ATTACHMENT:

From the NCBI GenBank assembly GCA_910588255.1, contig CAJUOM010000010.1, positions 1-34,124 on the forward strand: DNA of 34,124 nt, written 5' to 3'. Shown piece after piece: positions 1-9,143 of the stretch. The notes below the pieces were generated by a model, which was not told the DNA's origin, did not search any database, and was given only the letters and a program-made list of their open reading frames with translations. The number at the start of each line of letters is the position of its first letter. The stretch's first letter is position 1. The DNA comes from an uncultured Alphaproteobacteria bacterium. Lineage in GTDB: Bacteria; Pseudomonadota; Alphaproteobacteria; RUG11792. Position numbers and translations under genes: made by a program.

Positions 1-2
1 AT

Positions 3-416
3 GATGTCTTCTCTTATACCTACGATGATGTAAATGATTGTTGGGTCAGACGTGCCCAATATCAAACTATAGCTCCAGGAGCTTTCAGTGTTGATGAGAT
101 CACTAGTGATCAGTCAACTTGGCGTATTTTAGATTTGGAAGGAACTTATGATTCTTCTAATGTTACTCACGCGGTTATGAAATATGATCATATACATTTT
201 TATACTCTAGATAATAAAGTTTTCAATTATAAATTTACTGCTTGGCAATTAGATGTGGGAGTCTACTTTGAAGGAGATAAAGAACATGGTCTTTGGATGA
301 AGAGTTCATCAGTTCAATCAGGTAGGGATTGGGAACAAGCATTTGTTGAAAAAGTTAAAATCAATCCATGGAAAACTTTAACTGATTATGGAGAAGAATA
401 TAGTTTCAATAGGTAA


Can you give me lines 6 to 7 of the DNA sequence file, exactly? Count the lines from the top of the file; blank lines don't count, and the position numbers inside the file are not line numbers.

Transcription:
101 CACTAGTGATCAGTCAACTTGGCGTATTTTAGATTTGGAAGGAACTTATGATTCTTCTAATGTTACTCACGCGGTTATGAAATATGATCATATACATTTT
201 TATACTCTAGATAATAAAGTTTTCAATTATAAATTTACTGCTTGGCAATTAGATGTGGGAGTCTACTTTGAAGGAGATAAAGAACATGGTCTTTGGATGA